Unintended Pregnancy and Contraceptive Use: Perceptions & Prevention

Skanes-DeVold H,Maxwell RA and Lindheim SR

Skanes-DeVold H1, Maxwell RA2 and Lindheim SR2,3,*

1Department of Obstetrics and Gynecology, Morehouse School of Medicine, Atlanta

2Department of Obstetrics and Gynecology, Boonshoft School of Medicine, Wright State University, USA

3Department of Obstetrics and Gynecology, Wright State University, Boonshoft School of Medicine, USA

*Corresponding Author:
Lindheim SR
MD, MMM, Wright State University
Boonshoft School of Medicine
Department of Obstetrics and Gynecology
128 E. Apple Street, Suite 3811, Dayton
OH 45409, USA
Tel: 937-208-2850
E-mail: [email protected]

Received Date: October 03, 2015; Accepted Date: October 09, 2015; Published Date: October 16, 2015

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According to the National Survey of Growth unintended pregnancies are defined as pregnancies that are unplanned, unwanted or mistimed at the time of conception. As of 2008, unintended pregnancies accounted for over half of all pregnancies, which have not changed considerably since 2001 [1]. This is a major public health concern because of the enormous burden they place on women, their families and the health care system as a whole. It is estimated that unintended pregnancies cost $11.1 - 11.3 billion dollars per year when accounting for prenatal care, labor and delivery and infant care [2]. This estimate is only a fraction of the cost as it does not include the long term financial, emotional or health costs Women with unintended pregnancies who go on to have live births are more likely to receive late or insufficient prenatal care, engage in tobacco or alcohol use during pregnancy, have infants with low birth weight and are less likely to breastfeed [2,3]. Inadequate or late prenatal care is associated with increased risk of infant mortality [3]. Low birth weight is associated with cognitive and physical disabilities and lower educational attainment. Children born secondary to unintended pregnancies have lower self-esteem as young adults and are more likely to suffer from depression in their 20s and 30s [4].

It is clear that the burden falls disproportionately on minority women. In 2008, 69% of pregnancies in African American women were unintended compared with 56% in Hispanic and 42% in white women, where African American women where 3.4 times more likely and Hispanic women were 2.6 times more likely to have an unintended pregnancy [5]. It has previously been thought that these disparities were secondary to socioeconomic differences among ethnic groups. However, recent studies have shown that even when controlling for income, minority women had higher rates of unintended pregnancy with black women having the highest rate at 163 per 1000 women [6].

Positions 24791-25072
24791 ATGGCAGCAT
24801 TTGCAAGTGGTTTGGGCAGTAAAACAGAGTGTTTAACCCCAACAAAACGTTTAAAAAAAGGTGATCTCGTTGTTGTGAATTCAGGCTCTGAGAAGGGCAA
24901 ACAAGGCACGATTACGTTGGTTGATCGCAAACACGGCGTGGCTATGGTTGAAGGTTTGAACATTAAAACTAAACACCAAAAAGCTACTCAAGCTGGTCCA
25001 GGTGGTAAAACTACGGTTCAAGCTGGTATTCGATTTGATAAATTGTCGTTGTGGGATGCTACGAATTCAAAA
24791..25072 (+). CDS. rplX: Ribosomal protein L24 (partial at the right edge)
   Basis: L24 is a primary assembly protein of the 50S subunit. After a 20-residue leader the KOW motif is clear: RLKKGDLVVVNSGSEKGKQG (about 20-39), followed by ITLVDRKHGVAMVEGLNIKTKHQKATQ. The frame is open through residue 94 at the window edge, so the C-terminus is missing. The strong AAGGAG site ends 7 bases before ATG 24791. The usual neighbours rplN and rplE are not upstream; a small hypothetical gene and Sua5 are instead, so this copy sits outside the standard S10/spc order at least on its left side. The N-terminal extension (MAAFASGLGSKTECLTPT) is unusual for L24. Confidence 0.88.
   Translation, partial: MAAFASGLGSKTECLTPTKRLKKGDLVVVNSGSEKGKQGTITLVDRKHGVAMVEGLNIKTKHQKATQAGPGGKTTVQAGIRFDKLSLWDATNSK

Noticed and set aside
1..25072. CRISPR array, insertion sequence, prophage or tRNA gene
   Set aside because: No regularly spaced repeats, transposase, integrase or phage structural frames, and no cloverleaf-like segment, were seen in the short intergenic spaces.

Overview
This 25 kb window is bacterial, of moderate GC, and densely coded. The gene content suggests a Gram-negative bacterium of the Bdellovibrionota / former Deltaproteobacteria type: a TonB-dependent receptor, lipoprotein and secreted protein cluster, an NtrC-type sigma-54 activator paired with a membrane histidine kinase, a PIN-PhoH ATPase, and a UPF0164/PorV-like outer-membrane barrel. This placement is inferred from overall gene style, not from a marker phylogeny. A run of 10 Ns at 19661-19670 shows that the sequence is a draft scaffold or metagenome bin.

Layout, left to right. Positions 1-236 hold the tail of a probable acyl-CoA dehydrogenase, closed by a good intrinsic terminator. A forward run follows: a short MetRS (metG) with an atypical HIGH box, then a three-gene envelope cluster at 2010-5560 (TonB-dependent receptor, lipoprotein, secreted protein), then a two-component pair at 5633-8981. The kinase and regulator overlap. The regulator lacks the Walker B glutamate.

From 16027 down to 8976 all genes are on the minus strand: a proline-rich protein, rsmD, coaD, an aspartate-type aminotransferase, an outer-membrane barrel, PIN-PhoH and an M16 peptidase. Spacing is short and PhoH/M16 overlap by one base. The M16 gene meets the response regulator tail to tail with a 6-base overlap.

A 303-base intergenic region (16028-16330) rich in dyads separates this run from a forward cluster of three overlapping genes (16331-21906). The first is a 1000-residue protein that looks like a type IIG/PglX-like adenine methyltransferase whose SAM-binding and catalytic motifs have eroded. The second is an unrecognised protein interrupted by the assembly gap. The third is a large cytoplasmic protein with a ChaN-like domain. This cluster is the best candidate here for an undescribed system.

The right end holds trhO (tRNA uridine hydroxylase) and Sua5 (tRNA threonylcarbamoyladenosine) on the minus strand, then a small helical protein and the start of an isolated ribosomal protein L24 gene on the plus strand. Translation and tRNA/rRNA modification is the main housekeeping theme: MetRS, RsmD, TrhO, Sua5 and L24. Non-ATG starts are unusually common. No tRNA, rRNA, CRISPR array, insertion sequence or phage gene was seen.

These differences in unintended pregnancy rates can be partially explained by differences in contraceptive methods among ethnicities. According to the 2006–2008 National Survey of Family Growth, 16% of sexually active, reproductive age black women who were not trying to conceive were not using any form of contraception compared with 9% of Hispanics and 9% of whites [5]. In addition, to being less likely to use contraception in general, minority women using contraception are less likely to choose the most effective methods. After adjustment for age and parity, white women are more likely than Latina, black or Asian women to receive the pill, ring or IUD, while Latina and black women were more likely than whites to receive the injectable, patch or barrier methods [1]. Although there have been studies to assess the differences in contraception use, few studies have addressed why these differences in contraception use exist. The most common theories have suggested that the differences are secondary to socioeconomic status and education level. However, unpublished data suggests that there may be additional reasons including cultural factors and beliefs that may contribute to the decreased likelihood of African Americans to use contraception and to choose certain methods [7].

With that said, there is a continued need to better understand the fertility of populations and the unmet need for contraception and family planning. It is important for all women of reproductive age to adopt healthy behavior but most importantly to prevent unintended pregnancies where using effective contraception is necessary to delay or avoid pregnancy. With the Healthy People 2020 goals, the United States has established objectives of increasing the proportion of intended pregnancies to 56% by improving access to as well as encouraging the correct and consistent use of contraception among those who are sexually active but wish to postpone or avoid pregnancy [8]. With 2020 rapidly approaching, it is uncertain whether we will meet these goals; therefore, further research needs to be focused on a better understanding of pregnancy intention, how it is measured and disparities in contraception use. As one study suggests, “A better understanding of the multiple dimensions of unintended pregnancy also may lead to a better understanding of the consequences of these pregnancies” [9].


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